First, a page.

FIGS. 25 through 27 illustrate, in detail, an embodiment of the gas-venting arrangement according to the present invention. This gas-venting arrangement has substantially the same structure as that illustrated in FIG. 7. Members or elements identical or corresponding to those illustrated in FIGS. 25 through 27 are indicated by the same reference numerals as used in FIGS. 1 through 7.

The gas-venting arrangement indicated in FIGS. 25 through 27 is mainly different from that of FIG. 7 in the spool structure. That is, the spool 22 in FIGS. 25 through 27 is composed of a plurality of engagable and disengagable parts. The coil spring 17 is located between the rear end of the valve extension 25 and the rear end of the spool 22. This location of the coil spring 17 is the same as that in FIG. 9. The valve 14 is different from that of FIG. 7 or 9 in that it has a recess 14A where the molten metal is received when the metal impinges against the valve 14.

Referring to FIGS. 25 through 27, the hydraulic cylinder 18 is mounted to the stationary mold half 3 by means of a bracket 40 provided with a guide 41, so that the spool 22 is slidably held by the guide 41. Sensors 42 and 43, such as limit switches or non-contact switches, are fixed to the side wall of the bracket 40. The spool 22 is provided with a bar 44 for actuating the sensors 42 and 43, whereby an upper limit and a lower limit of the movement of the spool 22 are determined. Another bar 45 is provided to extend from the enlarged rear end portion 26 of the valve extension 25 to the outside of the spool 22 through a notch or slot 22A of the spool 22, while a sensor 46, such as a limit switch or a non-contact switch, is mounted to the spool 22 so that it is actuated by the bar 45. This arrangement is designed so that, when the bar 45 is not in contact with the sensor 46, the valve 14 is separated from the valve seat 12, and thus, the by-pass passages 15 are communicating with the gas discharge passage 20 through the valve chamber 11. Accordingly, it is confirmed by the information from the sensor 46, whether the valve abuts against the valve seat 12 or not. When it is confirmed that the valve is separated from the valve seat 12, the mold and the gas-venting arrangement incorporated therewith are ready to be subjected to the casting or injection molding operation.

FIG. 28 illustrates a gas-venting arrangement of the present invention, which is provided with improved gas-discharging means. The structure of the gas-venting arrangement illustrated in FIG. 28 is substantially the same as that illustrated in FIG. 9, except for the gas-discharging portion, and the same numerals in both FIGS. 9 and 28 represent the same members or elements.

Referring to FIG. 28, the illustrated gas-venting arrangement has a gas-discharging portion comprising cylindrical duct 70 communicating, at one end thereof, with the outlet 20a of the gas discharge passage 13. The duct 70 has an upper outlet 72 in its upper side wall and another outlet 73, at the other end, provided with a cover 71 pivotally mounted with a pin 71a to the duct 70 for opening and closing the outlet 73. The outlet surface of the outlet 73 is inclined from a vertical plane which is perpendicular to the axis of the duct 70, so that the cover 71 closes the outlet 73 by its weight. The other outlet 72 of the duct 70 is connected with a conduit 83 which is provided with a check valve 84 and an electro-magnetic valve 85, and communicates with a vacuum pump 87 through a vacuum tank 86. The conduit 83 has a branched conduit 88 which is branched from a point upstream of the check valve 84. The branched conduit 88 communicates with an air source 90 for feeding compressed air through an electro-magnetic valve 89.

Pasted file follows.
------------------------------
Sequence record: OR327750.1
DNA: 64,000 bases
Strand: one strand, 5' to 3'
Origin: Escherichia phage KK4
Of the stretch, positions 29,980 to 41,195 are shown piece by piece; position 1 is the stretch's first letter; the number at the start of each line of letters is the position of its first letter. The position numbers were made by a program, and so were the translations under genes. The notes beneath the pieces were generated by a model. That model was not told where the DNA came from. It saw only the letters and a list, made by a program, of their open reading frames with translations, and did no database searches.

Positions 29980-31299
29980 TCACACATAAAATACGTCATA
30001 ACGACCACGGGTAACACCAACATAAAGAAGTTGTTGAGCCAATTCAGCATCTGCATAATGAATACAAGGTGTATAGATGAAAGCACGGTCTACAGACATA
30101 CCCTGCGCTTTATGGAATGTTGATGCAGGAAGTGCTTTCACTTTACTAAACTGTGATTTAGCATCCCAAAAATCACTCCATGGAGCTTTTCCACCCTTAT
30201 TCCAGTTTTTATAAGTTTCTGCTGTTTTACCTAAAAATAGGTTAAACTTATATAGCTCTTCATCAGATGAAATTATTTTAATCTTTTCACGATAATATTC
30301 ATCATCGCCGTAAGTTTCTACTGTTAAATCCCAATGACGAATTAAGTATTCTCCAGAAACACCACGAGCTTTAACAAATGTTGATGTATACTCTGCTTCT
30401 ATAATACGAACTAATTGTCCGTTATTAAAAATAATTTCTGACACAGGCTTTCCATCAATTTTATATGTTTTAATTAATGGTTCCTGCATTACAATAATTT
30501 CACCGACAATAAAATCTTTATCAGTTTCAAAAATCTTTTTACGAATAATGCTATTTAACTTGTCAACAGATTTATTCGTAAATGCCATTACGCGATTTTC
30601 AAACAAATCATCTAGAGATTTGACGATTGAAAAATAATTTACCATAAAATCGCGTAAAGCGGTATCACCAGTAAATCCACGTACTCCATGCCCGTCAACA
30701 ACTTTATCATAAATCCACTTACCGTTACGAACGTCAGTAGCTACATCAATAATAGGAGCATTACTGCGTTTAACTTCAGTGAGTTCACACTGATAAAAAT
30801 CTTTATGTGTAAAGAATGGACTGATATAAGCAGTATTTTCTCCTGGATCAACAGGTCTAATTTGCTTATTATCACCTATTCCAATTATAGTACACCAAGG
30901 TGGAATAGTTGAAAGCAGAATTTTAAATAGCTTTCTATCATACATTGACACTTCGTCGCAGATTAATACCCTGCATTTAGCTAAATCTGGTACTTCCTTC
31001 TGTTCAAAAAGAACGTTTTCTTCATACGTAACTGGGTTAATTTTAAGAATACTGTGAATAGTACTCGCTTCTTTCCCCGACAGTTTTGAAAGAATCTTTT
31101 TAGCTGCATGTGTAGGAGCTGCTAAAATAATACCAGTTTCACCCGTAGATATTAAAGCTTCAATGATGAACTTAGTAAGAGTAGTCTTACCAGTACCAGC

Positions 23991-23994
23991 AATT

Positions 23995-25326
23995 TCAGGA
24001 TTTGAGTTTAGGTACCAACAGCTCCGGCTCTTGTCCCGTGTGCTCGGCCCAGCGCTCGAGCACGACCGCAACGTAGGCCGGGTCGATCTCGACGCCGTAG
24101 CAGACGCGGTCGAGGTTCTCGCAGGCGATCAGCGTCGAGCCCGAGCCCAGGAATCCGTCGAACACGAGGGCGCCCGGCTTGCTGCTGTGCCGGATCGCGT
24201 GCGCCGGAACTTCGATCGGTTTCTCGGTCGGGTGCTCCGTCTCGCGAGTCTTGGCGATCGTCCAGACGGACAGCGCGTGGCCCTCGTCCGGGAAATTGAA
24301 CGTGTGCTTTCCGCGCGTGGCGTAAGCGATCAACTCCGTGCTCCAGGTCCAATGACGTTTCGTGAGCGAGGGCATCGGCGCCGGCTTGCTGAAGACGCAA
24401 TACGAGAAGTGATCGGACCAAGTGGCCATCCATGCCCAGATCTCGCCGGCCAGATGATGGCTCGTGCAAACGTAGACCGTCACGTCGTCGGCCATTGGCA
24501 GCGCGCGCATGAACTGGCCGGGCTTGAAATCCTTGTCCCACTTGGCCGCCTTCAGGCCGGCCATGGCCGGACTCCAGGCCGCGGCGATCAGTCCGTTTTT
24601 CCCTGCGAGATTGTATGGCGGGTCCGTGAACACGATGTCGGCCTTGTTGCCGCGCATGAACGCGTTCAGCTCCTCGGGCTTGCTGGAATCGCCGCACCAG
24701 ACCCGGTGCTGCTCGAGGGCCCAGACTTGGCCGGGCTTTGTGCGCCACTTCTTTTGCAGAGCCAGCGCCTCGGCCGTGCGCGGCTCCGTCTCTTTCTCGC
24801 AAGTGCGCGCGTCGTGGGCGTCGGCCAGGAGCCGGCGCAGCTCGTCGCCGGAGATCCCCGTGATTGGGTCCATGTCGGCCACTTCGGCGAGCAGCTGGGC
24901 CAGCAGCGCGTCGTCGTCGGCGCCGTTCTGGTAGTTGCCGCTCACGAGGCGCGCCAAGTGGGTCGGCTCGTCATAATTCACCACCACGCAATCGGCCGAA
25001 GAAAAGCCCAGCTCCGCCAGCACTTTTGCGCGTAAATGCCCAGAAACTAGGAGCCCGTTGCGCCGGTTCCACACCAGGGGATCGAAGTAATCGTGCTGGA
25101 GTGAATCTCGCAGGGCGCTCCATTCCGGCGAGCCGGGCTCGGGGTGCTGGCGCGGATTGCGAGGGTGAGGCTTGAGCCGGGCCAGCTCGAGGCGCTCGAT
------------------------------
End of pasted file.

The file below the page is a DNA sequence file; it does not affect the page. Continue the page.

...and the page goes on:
When the injection molding operation is carried out, the electro-magnetic valve 85 is actuated according to a signal generated from a limit switch (not shown), and the gases in the cavity 7 are forced to be discharged through the gas-venting arrangement, by the negative pressure, into the vacuum tank 86. When injection molding is repeated many times, metal powders which have been separated from the solidified molten metal are produced in the valve chamber 11, the by-pass passages 15 and the gas-vent passage 10. Such metal powders would be introduced into the vacuum tank 86, if the outlet 20a of the gas discharge passage 13 were connected directly to the conduit 83. However, since the duct 70 is provided as described above, the metal powders go straight toward the cover 71 through the duct 70 without being discharged out of the duct through the upper outlet 72. This is because the mass of the metal powders is great in comparison with that of the gases. The cover 71 is in a closed position when the injection molding is carried out, since the duct is communicated with the vacuum tank, and thus, is subjected to the negative pressure. Therefore, the metal powders are deposited in the duct 70 in the vicinity of the cover 71. Numeral 74 in FIG. 28 represents the deposited metal powders.

After the casting operations of a predetermined number of cycles are completed, the electro-magnetic valves 85 and 89 are closed and opened, respectively. At this stage, if the compressed air is introduced from the air source 90 into the duct 70 through the opened valve 89, the cover 71 is forced open by the compressed air, and thus, the deposited metal powders are purged out of the duct 70 by the compressed air. Simultaneously, the compressed air is introduced into the spool 22, the valve chamber 11, and the by-pass passages 15, since the valve is in the first position where the gas discharge passage 13 is communicated with the by-pass passage 15. In this connection, the metal powders residing on the surface of the valve 14 and in the by-pass passages 15 are also purged. This purging prevents the sealing ability of the valve 14 from being reduced, and further, ensures production of cast products having a high quality.